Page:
Brewing a cup of coffee is not just a routine—it's a ritual. Two popular brewing methods among coffee lovers are the French Press and the AeroPress. Each one offers a unique way to extract flavors from coffee, and each has its own set of advantages.
French Press: The Classic Choice
The French Press, also known as a press pot or plunger pot, has been a favorite among coffee lovers for decades. It's a simple, time-tested method that requires only coarsely ground coffee, hot water, and a few minutes of your time.
The Process: To brew coffee in a French Press, you add coffee grounds to the pot, pour in hot water, and let it steep for about four minutes. Then, you press the plunger down, separating the grounds from the brewed coffee.
The Result: The French Press method results in a rich, full-bodied coffee with a robust flavor profile. It allows the oils and fine coffee particles to remain, contributing to the coffee's overall flavor and texture.
Pros and Cons: The French Press is straightforward to use and requires no special filters or pods—just coffee and water. However, it can be a bit challenging to clean, and the coffee it produces can sometimes contain sediment.
Check out our guide on how to make French Press coffee.
AeroPress: The Modern Innovator
The AeroPress is a relatively new addition to the coffee brewing scene, invented in 2005 by Alan Adler, the creator of the Aerobie flying ring. It's a unique brewing method that combines aspects of a French Press and espresso machine.
The Process: The AeroPress uses a combination of immersion and pressure to brew coffee. You place fine to medium-ground coffee in the brewing chamber, add hot water, stir, and then press the plunger through the chamber, forcing the water through a paper filter and into your cup.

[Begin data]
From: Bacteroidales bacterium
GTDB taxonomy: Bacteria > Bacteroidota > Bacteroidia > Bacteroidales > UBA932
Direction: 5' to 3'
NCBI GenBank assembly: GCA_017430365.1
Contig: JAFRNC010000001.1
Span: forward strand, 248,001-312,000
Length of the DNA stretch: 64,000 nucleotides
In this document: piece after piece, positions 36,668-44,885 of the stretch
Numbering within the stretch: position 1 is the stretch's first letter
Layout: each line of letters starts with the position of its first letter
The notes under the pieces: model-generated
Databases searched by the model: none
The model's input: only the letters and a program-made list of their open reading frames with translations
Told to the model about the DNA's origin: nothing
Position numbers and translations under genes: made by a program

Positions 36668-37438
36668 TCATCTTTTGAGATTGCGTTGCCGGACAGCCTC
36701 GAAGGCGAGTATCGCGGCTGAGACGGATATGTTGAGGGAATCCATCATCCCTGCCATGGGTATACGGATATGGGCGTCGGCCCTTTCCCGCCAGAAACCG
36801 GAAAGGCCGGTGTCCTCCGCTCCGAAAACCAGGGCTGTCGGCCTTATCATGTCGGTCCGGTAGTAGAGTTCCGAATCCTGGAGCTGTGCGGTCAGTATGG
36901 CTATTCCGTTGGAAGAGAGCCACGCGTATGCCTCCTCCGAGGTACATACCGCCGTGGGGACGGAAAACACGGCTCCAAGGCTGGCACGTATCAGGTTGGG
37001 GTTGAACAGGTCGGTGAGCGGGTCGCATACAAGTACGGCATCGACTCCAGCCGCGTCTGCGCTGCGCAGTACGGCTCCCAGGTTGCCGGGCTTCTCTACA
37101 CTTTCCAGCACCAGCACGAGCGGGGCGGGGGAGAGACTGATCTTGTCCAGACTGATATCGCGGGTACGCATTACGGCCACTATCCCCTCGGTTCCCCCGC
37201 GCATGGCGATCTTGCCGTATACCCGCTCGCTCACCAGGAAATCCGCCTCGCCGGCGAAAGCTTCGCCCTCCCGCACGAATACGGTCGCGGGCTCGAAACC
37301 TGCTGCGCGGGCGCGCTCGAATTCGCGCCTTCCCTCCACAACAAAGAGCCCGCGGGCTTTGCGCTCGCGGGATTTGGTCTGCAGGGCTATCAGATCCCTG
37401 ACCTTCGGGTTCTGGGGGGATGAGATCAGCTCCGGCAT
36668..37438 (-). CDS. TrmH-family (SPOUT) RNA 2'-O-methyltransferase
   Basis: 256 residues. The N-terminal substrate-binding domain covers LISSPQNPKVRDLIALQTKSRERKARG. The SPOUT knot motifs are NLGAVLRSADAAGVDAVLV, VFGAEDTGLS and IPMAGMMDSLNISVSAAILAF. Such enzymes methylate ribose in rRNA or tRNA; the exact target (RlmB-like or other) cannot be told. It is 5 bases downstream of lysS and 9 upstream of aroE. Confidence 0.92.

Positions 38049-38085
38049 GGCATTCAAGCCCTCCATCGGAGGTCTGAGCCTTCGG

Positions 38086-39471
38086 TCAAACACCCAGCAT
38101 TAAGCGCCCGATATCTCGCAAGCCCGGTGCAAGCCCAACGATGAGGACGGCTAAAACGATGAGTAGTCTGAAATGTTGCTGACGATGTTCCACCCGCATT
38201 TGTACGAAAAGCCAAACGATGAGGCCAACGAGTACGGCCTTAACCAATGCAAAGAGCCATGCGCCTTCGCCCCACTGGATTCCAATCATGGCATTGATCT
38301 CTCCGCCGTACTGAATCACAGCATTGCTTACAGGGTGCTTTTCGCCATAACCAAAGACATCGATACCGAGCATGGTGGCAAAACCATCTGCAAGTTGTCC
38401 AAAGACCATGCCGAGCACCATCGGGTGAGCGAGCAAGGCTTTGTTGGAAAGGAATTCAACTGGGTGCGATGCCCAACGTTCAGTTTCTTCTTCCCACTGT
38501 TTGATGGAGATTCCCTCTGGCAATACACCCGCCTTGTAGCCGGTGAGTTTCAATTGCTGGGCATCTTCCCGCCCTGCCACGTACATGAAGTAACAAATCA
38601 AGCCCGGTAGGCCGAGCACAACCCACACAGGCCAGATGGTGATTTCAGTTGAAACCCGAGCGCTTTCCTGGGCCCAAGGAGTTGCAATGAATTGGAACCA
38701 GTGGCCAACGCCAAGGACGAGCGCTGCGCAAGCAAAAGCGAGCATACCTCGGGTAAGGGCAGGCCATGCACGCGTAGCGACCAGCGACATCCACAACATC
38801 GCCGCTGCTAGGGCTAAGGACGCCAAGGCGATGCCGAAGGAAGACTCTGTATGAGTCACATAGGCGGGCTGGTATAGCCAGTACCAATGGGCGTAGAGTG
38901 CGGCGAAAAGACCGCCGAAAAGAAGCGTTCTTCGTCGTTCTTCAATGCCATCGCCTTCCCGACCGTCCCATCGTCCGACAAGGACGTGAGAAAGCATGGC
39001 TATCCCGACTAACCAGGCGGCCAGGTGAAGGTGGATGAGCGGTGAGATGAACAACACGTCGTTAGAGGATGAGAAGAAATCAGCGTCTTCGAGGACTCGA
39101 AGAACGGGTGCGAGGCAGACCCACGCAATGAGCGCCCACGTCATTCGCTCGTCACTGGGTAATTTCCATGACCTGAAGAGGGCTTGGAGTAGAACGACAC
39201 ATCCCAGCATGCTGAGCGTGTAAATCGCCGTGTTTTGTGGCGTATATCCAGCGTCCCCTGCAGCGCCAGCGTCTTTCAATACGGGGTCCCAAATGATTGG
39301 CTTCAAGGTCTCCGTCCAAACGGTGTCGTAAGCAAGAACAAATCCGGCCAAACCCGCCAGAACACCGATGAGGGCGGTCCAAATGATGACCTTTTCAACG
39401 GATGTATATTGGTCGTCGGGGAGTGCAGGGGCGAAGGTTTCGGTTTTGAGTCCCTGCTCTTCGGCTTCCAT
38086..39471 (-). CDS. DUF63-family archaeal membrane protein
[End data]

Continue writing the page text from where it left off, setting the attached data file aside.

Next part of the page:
The Result: Coffee brewed with an AeroPress tends to be smooth, rich, and less bitter, with lower acidity than French Press coffee. The paper filter removes most of the oils and fine particles, resulting in a cleaner cup with less sediment.
Pros and Cons: The AeroPress is compact, lightweight, and easy to clean, making it a favorite for travelers and campers. It also brews coffee quickly—usually in less than a minute. However, it requires special AeroPress filters and can only brew a small amount of coffee at a time (one to three cups, depending on the model).
If the AeroPress is of interest to you, take a look at our AeroPress Starter Bundle. It includes one AeroPress coffee maker (and all accessories) and 2, 12 oz. bags of coffee. You may also enjoy our AeroPress Brewing Guide.
Which One Is Right for You?
Choosing between a French Press and an AeroPress depends on your personal preferences and lifestyle. If you enjoy a bold, full-flavored coffee and don't mind a bit of sediment, the French Press may be for you. If you prefer a clean, smooth cup and appreciate a brewing method that's quick and portable, you might lean towards the AeroPress.
In the end, both the French Press and the AeroPress are capable of making a delicious cup of coffee. The best brewing method is the one that you enjoy the most and that fits seamlessly into your coffee ritual.
The Perfect Bean for Your Brew
While the brewing method is undoubtedly a key player in crafting the perfect cup of coffee, the type of coffee bean you use plays an equally pivotal role. Below are our recommendations for the best types of coffee beans to use when brewing with a French Press or AeroPress.
French Press Pairing
For the French Press, we recommend using medium to dark roasts. These roasts tend to have a robust flavor profile, which complements the rich, full-bodied characteristics of French Press coffee. Our favorite one is our Colombian Valle del Cauca. It has a silky medium body with a very savory character. Look for hints of cocoa, caramel, black cherry, and peach.
The AeroPress is a bit more flexible and can accommodate a wider range of roasts. Our favorite option is our Ethiopian East Harrar Abidir. In the cup, look for notes of dark chocolate and mild strawberry, followed by a rich, earthy finish.
Of course, we encourage you to experiment with different origins, roast levels, and grinds to find your perfect fit. After all, the best coffee is the one that suits your palate!